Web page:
Editor's Note: University of Southern California geobiologist Katrina Edwards is taking part in a three-week drilling project at the Atlantic's North Pond—a sediment-filled valley on the ocean floor—designed to locate and study what she calls the “intraterrestrials”: the myriad microbial life-forms living inside Earth's crust. This is her fourteenth blog post. To track her research ship's current position, click here. To see all her posts, see "60 Seconds in North Pond."
SOMEWHERE ABOVE THE NORTH POND (March 5, 2009)—I sit covered in mud. Changing clothes has begun to appear futile—fresh clothes appear to stay so about 15 minutes. I should have brought a jumpsuit to wear like those the deck crew members use. None of the science people wear jumpsuits—we just get grubby.
Well, that is not entirely true if you have caught any images of our chemistry team—the three musketeers, Wiebke Ziebis, Tim Ferdelman and Jim McManus—in the cold room. That team does indeed wear thermal suits, which help, but they still get cold. But perhaps not as muddy!
When we bring new cores on deck, the first thing we do is to measure off one-meter (three-foot) sections, label them and cut them.
We then bring them into the cold room—which is maintained at 4 degrees Celsius (39 degrees Fahrenheit), same as a refrigerator, and as the ocean water at that depth. All this must be done as soon as possible, so there is a lot of hustling going on. Careful hustling, mind you, as mishandling precious core is a big no-no. But we have to get the core cold again, quick for the chemical measurements to be made, since it warmed up on the way up to the surface, and on deck.
Once the core is chilled, the three musketeers get to work: They cut tiny windows into the side of the core liner in order to put sensors into the center of the core to make some of the measurements, like oxygen (one of Wiebke's specialties), and then insert tiny tubes to suck out fluids that are in the pore spaces in the sands and clays. As you might imagine, this takes a very long time, and it is no fun to be at 4 degrees C for hours and hours on end.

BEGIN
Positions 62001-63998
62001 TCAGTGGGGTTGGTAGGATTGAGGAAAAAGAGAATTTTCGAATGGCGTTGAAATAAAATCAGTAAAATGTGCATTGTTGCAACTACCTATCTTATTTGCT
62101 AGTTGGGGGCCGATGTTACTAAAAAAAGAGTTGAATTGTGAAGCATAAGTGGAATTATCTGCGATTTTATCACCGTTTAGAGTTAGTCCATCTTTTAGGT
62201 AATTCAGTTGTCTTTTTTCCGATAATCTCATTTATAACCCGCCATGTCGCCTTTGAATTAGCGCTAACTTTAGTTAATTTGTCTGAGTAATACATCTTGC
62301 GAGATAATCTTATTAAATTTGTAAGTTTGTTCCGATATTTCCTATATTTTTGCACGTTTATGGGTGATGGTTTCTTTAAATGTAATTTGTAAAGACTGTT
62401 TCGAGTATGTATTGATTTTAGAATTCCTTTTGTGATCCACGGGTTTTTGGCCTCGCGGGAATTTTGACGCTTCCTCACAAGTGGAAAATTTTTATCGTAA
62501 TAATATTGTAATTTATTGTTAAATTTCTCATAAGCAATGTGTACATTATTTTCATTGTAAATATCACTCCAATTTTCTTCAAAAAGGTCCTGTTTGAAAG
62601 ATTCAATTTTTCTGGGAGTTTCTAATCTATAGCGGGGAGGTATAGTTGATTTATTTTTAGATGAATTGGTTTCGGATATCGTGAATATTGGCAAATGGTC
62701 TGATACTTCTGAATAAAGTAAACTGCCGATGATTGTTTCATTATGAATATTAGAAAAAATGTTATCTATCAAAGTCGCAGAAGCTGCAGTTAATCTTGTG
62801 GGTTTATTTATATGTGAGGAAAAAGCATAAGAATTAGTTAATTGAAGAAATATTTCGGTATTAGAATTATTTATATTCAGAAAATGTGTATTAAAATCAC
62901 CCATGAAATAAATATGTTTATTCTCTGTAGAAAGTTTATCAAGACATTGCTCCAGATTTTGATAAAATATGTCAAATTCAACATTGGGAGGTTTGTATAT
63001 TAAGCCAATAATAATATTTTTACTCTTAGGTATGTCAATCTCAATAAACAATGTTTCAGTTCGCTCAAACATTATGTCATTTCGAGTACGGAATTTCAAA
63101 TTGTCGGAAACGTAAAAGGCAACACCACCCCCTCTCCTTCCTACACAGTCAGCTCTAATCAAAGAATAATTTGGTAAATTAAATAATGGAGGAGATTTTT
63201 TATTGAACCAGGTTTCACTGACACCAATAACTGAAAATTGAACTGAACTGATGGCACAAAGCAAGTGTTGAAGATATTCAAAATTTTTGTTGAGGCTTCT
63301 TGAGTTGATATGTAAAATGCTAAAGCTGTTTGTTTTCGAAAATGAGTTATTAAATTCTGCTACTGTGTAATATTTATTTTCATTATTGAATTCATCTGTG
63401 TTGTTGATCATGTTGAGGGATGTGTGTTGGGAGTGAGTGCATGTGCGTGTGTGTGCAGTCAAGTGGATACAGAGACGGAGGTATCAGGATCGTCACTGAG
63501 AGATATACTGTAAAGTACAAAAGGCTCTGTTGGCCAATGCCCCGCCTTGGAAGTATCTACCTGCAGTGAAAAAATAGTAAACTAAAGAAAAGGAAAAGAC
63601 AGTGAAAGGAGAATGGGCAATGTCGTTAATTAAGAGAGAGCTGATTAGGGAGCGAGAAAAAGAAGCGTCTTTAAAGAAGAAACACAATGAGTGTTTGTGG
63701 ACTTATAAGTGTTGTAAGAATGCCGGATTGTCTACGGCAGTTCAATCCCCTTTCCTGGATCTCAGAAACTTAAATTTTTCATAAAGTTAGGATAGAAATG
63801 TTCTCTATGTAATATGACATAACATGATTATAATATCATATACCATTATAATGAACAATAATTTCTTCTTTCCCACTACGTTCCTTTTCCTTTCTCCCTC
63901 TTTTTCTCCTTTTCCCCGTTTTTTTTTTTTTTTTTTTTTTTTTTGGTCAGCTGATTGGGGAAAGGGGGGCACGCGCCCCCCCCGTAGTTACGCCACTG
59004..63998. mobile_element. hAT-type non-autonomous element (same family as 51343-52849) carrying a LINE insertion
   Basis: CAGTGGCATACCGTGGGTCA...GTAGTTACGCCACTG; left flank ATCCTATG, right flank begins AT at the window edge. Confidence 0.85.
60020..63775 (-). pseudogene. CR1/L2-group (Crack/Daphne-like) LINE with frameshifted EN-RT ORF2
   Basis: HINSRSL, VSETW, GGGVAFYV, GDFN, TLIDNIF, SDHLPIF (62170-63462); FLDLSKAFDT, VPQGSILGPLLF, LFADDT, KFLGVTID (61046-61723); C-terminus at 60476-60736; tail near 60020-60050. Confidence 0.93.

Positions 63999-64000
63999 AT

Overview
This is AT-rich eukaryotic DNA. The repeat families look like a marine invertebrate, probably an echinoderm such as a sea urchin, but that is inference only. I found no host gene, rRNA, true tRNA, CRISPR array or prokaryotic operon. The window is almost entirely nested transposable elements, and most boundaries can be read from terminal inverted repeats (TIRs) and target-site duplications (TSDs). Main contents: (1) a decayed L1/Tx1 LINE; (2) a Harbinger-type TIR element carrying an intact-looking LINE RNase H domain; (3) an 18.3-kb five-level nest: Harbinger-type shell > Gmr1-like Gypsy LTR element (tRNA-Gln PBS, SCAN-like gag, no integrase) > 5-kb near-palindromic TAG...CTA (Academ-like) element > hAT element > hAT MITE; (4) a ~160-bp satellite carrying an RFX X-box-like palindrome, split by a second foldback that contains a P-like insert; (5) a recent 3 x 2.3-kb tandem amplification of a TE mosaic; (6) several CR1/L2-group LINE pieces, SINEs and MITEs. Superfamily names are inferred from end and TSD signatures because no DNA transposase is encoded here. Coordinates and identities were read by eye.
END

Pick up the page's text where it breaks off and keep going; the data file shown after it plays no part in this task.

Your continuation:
After the chemists are done with their measurements for one particular core, which can be three to seven sections (or more, when we have used the 12-meter [39-foot] core barrel), we take each of them sequentially for sampling. We first split the liner down each side, cut the ends, and then split it open for sampling. One half goes to the core archive and the other half we work with.
Each lab has certain sample types they are interested in, and a certain frequency and sample volume they need. There is often some horse trading to make sure we have a reasonable distribution for all of our projects. It is important to get as much science out of a core as possible. Once one core is done, it's on to the next, and so on. Then there are often "treatments" that need to be done on fresh samples, like applying preservatives.
One of the things I really love about going to sea is getting to work with my hands [as well as] getting back in the lab. As a professor, I don't get to do that nearly as much as I did earlier in my career. Teaching, supervision of students and postdocs, serving on committees, and other obligations keep me from the lab much of the time these days.
But when I go to sea, I am there to work. You do what needs to be done, when it needs doing—seagoing science parties require a lot of teamwork in general. I have to say that I have never worked with a group as talented, hardworking and amicable as this one.
Though today is our last coring day, it is not our last working day—we'll be busy until we hit Dakar, Senegal. I look forward to my last week with this group of scientists and know that when I go home I am going to genuinely miss them, and miss this atmosphere.
We have just a few hours of science time left, so we spend it doing a few "cleanup" multibeam data lines* to make even better maps. At 7 P.M. local time—promptly (Germans are more punctual than Americans, I've learned)—we will depart for Dakar and we will celebrate the end of our days above the North Pond with a toast to the captain and crew in our favorite gathering spot—the hangar where we also have our core-splitting parties.
Correction (posted March 18, 2009): As Edwards notes in her next post (citing "fried brain!"), she was working with multibeam data, not seismics. The sentence marked with an asterisk has been changed.
Photos of Edwards and others working on samples in the ship's cold room, courtesy Katrina Edwards/USC